The mainstay of our therapy today consists of artificial tear preparations, surfactant lid cleansers, warm compresses for the eyelids, and the occasional antibiotic solution or ointment-this is the exact same therapy that was in vogue for treating OSD 25 years ago!
Ocular surface disease (OSD)-including such clinical entities as anterior blepharitis, meibomian gland dysfunction (MGD), and dry eye syndrome-represents one of the most common yet most insufficiently treated disorders in optometric practice. Conservative estimates regarding the prevalence of just dry eye in the U.S. place it at about 15 percent of the population, representing nearly 48 million Americans.1
Additionally, recent surveys of eyecare practitioners suggest that blepharitis is present in 37 percent to 47 percent of all patients who undergo clinical examination.2
But while we recognize the frequency with which these conditions are seen and understand their significance with regard to patient comfort and visual function, our management options for OSD are woefully lacking. The mainstay of our therapy today consists of artificial tear preparations, surfactant lid cleansers, warm compresses for the eyelids, and the occasional antibiotic solution or ointment-this is the exact same therapy that was in vogue for treating OSD 25 years ago!
It has long been known that bacteria are a key driving force in the pathogenesis of lid margin disease. Indeed, reports dating back to 1945 document the role of Staphylococcus species in blepharitis.3 Today, we also recognize that bacterial flora contribute to the development and perpetuation of MGD, the primary driving force behind evaporative dry eye.4
According to experts, bacteria that attach to tissue surfaces (i.e. the eyelid margins) tend to aggregate in a hydrated polymeric matrix of their own synthesis to form a biofilm.5 Biofilms provide safe harbor within which the microbes can multiply, vastly increasing the density of bacterial colonies.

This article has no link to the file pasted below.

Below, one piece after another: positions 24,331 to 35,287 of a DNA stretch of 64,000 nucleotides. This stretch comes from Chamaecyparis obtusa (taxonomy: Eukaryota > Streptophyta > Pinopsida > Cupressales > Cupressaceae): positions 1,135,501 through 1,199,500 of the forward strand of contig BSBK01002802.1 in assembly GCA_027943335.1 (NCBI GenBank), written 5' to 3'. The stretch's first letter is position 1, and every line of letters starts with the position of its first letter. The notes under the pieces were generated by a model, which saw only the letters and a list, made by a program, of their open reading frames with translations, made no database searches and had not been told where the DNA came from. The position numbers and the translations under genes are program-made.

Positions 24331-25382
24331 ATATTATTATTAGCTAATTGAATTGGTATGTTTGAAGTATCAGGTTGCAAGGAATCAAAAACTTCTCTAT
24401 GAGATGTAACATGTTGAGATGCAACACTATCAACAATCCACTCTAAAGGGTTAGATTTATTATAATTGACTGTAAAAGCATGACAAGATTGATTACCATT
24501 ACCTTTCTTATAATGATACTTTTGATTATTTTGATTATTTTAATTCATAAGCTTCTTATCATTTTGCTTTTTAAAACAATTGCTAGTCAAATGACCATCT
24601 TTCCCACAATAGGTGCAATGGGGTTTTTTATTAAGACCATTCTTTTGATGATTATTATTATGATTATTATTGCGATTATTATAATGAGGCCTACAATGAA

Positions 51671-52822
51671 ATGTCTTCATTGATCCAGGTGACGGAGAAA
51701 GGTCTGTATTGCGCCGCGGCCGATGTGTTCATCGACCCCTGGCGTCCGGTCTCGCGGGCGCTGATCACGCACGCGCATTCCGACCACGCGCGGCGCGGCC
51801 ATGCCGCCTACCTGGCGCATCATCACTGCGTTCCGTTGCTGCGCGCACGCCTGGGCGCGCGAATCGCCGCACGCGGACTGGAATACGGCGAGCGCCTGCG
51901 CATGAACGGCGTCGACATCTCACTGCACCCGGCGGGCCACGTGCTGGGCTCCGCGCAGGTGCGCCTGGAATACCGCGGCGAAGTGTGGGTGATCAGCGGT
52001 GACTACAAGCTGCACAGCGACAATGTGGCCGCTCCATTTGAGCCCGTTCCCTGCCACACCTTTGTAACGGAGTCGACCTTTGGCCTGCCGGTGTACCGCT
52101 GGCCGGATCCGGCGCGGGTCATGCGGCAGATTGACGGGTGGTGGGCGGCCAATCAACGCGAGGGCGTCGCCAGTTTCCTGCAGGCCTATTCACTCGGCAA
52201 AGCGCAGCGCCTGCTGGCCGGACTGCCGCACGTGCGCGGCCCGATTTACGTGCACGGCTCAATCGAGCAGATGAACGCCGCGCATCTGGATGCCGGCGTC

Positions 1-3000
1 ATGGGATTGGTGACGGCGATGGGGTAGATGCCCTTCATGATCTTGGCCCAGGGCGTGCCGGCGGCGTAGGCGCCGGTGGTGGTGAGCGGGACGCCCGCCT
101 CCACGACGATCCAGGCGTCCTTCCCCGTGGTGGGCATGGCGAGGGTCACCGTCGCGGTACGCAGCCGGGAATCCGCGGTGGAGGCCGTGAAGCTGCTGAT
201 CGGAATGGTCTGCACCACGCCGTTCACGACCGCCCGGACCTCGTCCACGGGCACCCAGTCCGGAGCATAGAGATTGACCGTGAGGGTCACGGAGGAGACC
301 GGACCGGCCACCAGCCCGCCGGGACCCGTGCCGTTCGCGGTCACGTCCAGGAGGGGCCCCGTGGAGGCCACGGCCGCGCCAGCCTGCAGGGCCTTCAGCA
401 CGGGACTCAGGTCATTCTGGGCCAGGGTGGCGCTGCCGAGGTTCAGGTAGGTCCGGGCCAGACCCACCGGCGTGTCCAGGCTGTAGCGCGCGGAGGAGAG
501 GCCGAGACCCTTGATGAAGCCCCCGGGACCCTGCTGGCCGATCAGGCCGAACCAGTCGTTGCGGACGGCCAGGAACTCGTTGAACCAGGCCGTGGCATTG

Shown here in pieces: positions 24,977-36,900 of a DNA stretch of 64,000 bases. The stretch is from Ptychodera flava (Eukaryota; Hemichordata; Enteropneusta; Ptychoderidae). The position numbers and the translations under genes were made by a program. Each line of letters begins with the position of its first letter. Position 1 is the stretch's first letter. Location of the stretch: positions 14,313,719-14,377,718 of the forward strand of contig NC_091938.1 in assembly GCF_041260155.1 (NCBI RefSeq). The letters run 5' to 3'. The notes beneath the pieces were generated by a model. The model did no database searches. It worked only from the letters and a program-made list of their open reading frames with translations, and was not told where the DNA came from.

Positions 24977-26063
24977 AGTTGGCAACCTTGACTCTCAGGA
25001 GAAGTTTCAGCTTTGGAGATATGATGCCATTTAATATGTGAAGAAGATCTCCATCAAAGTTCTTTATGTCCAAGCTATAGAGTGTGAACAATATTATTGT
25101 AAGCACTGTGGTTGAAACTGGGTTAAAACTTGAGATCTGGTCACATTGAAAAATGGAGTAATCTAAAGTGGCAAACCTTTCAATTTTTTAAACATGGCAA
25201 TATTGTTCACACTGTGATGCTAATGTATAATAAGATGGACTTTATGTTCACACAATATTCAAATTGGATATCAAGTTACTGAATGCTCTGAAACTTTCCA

This bacterial overgrowth-even in cases of normally quiescent strains such as Staphylococcus epidermidis-leads to a phenomenon known as quorum-sensing.4 Quorum-sensing is in turn responsible for the production of pro-inflammatory mediators, cytokines, and proteases, as well as the attraction of neutrophils.6,7
Additionally, biofilms impart to the bacteria a greatly increased tolerance to antimicrobial agents. We must be careful not to confuse tolerance with bacterial resistance-while bacteria within a biofilm may survive antibiotic therapy, the strains remain susceptible to the treatment if and when the biofilm is removed.8
Bacterial biofilms have been well-documented in association with many chronic infectious and inflammatory disorders, including such diverse conditions as periodontitis, cystic fibrosis, otitis media, atherosclerosis, rhinosinusitis, endocarditis, urinary tract infections, and osteomyelitis.9
Biofilms have also been implicated in ocular disorders such as contact lens-induced keratitis and endophthalmitis following intraocular surgery.10 Studies have shown that strains of bacteria isolated from the ocular surface are up to 10 times more likely to form biofilms than similar bacterial species isolated from facial skin.11 More recently, clinical researchers have speculated that biofilms may be a direct mechanism by which bacteria persist and thrive in cases of chronic blepharitis.12
That OSD is inflammatory in nature is not a new concept. Even before the Dry Eye Workshop (DEWS) saw fit to include inflammation in the definition of dry eye, researchers had identified inflammatory biomarkers in patients with this disease, and anti-inflammatory therapies such as cyclosporine had been used with success.13-15
However, the perception of lid margin biofilm as the perpetrator of OSD is a relatively new idea. But when we consider the nature of these disorders-inflammatory, chronic, progressive, and often recalcitrant to conventional antibiotic therapy-this concept makes perfect sense.